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'Future Fighters' to complete initial F-35A training

'Future Fighter' to complete initial F-35A training

U.S. Air Force F-35A Lightning II pilots taxi to the runway Aug. 10, 2021, at Eielson Air Force Base, Alaska. The F-35 gives pilots an advantage over adversaries with its advanced capabilities, integrated avionics and superior sensor package that gives pilots more information than any other fighter. (U.S. Air Force photo by Senior Airman Heather LeVeille)

CAF Future Fighters to complete initial F-35A training

Photo of the base sign in front of the main gate at Eielson Air Force Base, Alaska. (U.S. Air Force photo by Senior Airman Heather LeVeille)

'Future Fighter' to complete initial F-35A training

U.S. Air Force Capt. Jonathan “Tosh” Lowell, 58th Fighter Squadron F-35A Lighting II pilot, prepares for takeoff Aug. 10, 2021, at Eielson Air Force Base, Alaska. Flying away from home station allows pilots to increase their flight experience in a different, complex environment, strengthening their skills for the Combat Air Forces. (U.S. Air Force photo by Senior Airman Heather LeVeille)

33rd OSS AFE supports 58 FS in Alaska

A U.S. Air Force F-35A Lightning II pilot takes off Aug. 10, 2021, at Eielson Air Force Base, Alaska. Suppression of enemy air defense is part of offensive counter air missions, which are required syllabus items for student pilots before they can graduate from the F-35A graduate flying program. (U.S. Air Force photo by Senior Airman Heather LeVeille)

'Future Fighter' to complete initial F-35A training

U.S. Air Force F-35A Lightning II pilots taxi to the runway Aug. 10, 2021, at Eielson Air Force Base, Alaska. The F-35A contains state-of-the-art tactical data links that provide the secure sharing of data among its flight members as well as other airborne, surface and ground-based platforms required to perform assigned missions. (U.S. Air Force photo by Senior Airman Heather LeVeille)

EIELSON AIR FORCE BASE, Alaska --

58th Fighter Squadron student and instructor pilots traveled to Eielson Air Force Base, Alaska, between Aug. 6 and Aug. 20, 2021, to complete their initial qualification training on the F-35A Lightning II.

Eielson AFB offers 58th FS student pilots a new training experience that aims to expose them to the differences and challenges they’ll face at their first operational base in the Combat Air Forces. 

“This learning will be paramount to their abilities to operate as a qualified CAF wingman and be combat mission ready for future F-35 deployments.” said Maj. Erik Gonsalves, 33rd Fighter Wing chief of advanced programs and project officer for Eielson student training.

According to Lt. Col. Brett Robinson, 33rd Operations Support Squadron weapons section, the training these pilots receive allows them to practice low altitude tactical maneuvers through the Alaskan mountain terrain, which offers a unique training environment that cannot be replicated at home station.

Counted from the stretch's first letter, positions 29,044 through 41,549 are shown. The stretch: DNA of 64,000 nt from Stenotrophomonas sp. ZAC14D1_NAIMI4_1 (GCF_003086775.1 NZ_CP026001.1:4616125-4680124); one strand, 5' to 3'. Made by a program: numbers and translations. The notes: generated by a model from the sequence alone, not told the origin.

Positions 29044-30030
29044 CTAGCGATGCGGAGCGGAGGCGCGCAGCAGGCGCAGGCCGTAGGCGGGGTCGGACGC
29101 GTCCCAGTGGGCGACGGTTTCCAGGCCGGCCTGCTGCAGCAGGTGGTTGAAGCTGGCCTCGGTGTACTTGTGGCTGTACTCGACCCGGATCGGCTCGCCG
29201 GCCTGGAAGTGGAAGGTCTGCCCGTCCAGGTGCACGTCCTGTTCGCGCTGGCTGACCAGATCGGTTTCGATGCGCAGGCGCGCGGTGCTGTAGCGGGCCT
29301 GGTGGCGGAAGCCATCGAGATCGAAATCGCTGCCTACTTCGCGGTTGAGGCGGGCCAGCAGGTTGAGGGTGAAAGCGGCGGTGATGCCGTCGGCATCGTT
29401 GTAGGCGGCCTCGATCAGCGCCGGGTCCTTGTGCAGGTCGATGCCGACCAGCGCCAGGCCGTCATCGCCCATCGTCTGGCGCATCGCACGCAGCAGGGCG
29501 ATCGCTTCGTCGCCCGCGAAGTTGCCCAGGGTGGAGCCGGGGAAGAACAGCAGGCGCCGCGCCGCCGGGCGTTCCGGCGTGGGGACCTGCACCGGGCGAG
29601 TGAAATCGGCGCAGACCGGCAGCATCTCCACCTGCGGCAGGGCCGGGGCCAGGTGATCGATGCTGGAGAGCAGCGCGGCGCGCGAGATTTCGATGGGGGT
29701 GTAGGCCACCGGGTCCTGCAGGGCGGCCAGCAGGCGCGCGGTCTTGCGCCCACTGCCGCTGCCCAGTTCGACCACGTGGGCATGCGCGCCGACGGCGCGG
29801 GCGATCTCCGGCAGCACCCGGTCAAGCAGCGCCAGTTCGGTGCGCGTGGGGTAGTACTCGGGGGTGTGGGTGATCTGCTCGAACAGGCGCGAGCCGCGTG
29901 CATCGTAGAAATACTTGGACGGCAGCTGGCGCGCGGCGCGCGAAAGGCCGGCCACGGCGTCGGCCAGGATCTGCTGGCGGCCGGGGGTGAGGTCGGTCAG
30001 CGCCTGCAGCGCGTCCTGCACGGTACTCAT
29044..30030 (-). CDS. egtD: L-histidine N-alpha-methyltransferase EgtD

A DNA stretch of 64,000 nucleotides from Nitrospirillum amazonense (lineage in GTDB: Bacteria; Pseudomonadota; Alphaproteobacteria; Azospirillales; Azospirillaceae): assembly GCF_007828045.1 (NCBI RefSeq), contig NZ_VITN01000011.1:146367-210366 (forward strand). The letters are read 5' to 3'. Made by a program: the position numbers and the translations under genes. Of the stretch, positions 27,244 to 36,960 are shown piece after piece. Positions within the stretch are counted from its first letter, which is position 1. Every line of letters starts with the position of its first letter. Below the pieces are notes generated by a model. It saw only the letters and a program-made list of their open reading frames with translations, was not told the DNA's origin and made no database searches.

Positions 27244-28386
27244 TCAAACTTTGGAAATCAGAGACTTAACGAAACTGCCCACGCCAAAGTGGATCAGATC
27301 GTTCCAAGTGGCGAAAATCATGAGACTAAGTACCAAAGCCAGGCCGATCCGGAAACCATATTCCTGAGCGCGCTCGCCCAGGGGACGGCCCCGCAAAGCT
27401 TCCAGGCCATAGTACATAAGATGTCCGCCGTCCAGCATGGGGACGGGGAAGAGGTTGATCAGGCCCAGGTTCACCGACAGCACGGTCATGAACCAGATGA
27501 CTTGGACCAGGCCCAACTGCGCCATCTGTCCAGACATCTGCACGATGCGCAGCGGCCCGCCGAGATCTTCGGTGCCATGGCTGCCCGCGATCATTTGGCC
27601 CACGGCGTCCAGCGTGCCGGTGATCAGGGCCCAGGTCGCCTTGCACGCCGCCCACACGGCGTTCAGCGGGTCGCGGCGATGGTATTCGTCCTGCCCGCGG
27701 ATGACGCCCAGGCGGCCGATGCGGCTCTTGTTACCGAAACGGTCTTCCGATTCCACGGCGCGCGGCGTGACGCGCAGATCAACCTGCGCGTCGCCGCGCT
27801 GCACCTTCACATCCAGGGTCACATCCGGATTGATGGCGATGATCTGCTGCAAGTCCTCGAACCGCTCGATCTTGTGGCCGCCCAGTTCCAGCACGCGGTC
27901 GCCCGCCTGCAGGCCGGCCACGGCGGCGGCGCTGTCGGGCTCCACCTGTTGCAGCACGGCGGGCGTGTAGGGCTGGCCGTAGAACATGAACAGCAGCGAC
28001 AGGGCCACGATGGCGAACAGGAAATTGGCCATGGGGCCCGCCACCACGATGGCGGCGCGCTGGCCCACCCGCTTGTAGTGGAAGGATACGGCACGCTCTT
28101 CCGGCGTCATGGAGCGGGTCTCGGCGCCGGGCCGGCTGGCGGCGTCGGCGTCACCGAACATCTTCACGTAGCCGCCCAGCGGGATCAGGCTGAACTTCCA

58th FS student pilots have already completed seven months of their training curriculum. F-35A IQT includes 159 academic and ground training courses, 44 simulator events and 39 flights, all to ensure required mission sets are accomplished. IQT takes approximately eight months to accomplish with six months spent on the flight line and two months spent completing academic work, simulations and mission planning cells. 

MPCs create detailed mission products with a variety of operational and intelligence information for aircrews flying combat missions. Prior to every mission, the student pilots will be a part of an MPC.

“During the MPCs, the students are presented with a tactical problem, like bombing an enemy target protected by various surface to air threats, and are required to come up with solutions with the assets available to execute the mission,” said Gonsalves.

While at Eielson AFB, student pilots are flying four offensive counter air training missions. OCA missions prepare student pilots to contend with air-to-air and surface-to-air threats. The students are tasked with orienting into the local area and integrating with the KC-135 Stratotanker, F-16 Fighting Falcon aggressors and F-22 Raptors.

“The desired learning objectives for each mission flown are handcrafted by our instructor pilots to focus on student learning and improvement,” said Gonsalves.

OCA is a core mission for the F-35 community and is imperative for the student pilots’ transitions into the operational Air Force.

 “I look forward to going to Hill AFB, so I can integrate into the CAF, then hopefully go overseas and apply all the lessons my instructors have taught me,” said Lt. Ian Woodward, 58th FS student pilot.

The 58th Fighter Squadron organizationally falls under the 33rd Fighter Wing, Eglin AFB, Florida. The 33rd FW is a graduate flying and maintenance training wing for the F-35A Lightning II. Annual pilot training yields on average 58 F-35A pilots.